Cross Selling & Bundling
Applied to everything from fast food to cable TV, bundling offers businesses a tried-and-true way to cross-sell—that is, to sell more things to the same customer. In exchange for a lower price, buyers purchase all the items in the bundle—the burger, fries, and drink, for example—rather than buying each one separately.
Bundling is a particularly good tool in dynamic markets like technology, media, and telecommunications (TMT), which feature a constant innovation cycle and converging market segments. In such an environment, companies are always looking to leverage their strength in one segment to grow in another—computing into consumer electronics or enterprise software into cloud services, for example. They often use bundling as a strategic weapon to combine a product that has a large market share with one in need of greater penetration. Additionally, companies that are already present in a market but haven’t yet been successful may want to emphasize the complementary nature of their products by creating a “better together” value proposition.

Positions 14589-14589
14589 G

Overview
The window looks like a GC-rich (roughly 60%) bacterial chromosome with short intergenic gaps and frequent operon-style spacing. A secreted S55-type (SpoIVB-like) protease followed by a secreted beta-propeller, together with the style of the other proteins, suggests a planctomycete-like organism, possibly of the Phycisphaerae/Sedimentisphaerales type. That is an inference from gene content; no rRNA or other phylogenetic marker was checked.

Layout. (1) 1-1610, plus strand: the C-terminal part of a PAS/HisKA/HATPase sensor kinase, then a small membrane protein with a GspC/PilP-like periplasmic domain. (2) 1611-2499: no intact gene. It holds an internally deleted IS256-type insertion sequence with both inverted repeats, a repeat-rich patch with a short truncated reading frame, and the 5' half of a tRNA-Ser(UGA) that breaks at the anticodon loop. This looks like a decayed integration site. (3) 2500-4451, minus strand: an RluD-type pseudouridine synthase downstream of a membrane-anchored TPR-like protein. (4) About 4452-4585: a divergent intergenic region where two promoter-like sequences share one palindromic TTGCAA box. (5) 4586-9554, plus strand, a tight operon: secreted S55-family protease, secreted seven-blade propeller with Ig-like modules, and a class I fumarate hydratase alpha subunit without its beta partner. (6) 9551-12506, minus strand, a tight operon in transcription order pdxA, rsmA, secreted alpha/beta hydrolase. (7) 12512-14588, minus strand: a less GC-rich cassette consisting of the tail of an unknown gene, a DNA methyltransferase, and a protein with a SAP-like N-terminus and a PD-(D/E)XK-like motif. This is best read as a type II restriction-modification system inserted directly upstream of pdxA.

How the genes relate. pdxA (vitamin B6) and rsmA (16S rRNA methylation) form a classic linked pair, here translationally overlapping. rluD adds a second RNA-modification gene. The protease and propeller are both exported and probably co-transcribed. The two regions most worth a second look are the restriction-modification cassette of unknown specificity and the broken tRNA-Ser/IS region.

- generate incremental profits
- Bundle meets requirements.
- Ensure that the value of the attach product is high enough compared with the core product.
- Stick with higher-margin attach products
- Focus on attach products with low penetration but high potential